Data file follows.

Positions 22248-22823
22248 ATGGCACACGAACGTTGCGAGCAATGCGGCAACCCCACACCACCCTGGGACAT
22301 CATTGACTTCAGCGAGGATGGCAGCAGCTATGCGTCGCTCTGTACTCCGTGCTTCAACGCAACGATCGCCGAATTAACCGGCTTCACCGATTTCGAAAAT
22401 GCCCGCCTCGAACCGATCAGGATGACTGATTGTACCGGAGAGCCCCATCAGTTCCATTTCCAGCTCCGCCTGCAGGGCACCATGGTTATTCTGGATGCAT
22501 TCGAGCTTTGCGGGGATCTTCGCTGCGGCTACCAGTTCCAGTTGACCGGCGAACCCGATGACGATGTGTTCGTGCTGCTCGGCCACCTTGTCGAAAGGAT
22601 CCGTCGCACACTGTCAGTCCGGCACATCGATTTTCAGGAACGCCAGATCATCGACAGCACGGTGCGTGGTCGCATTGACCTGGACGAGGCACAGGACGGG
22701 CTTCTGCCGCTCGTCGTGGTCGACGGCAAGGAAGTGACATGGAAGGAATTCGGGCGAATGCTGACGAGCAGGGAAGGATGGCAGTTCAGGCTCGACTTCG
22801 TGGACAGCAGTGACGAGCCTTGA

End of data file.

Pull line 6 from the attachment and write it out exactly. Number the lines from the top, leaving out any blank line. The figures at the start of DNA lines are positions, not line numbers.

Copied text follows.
22601 CCGTCGCACACTGTCAGTCCGGCACATCGATTTTCAGGAACGCCAGATCATCGACAGCACGGTGCGTGGTCGCATTGACCTGGACGAGGCACAGGACGGG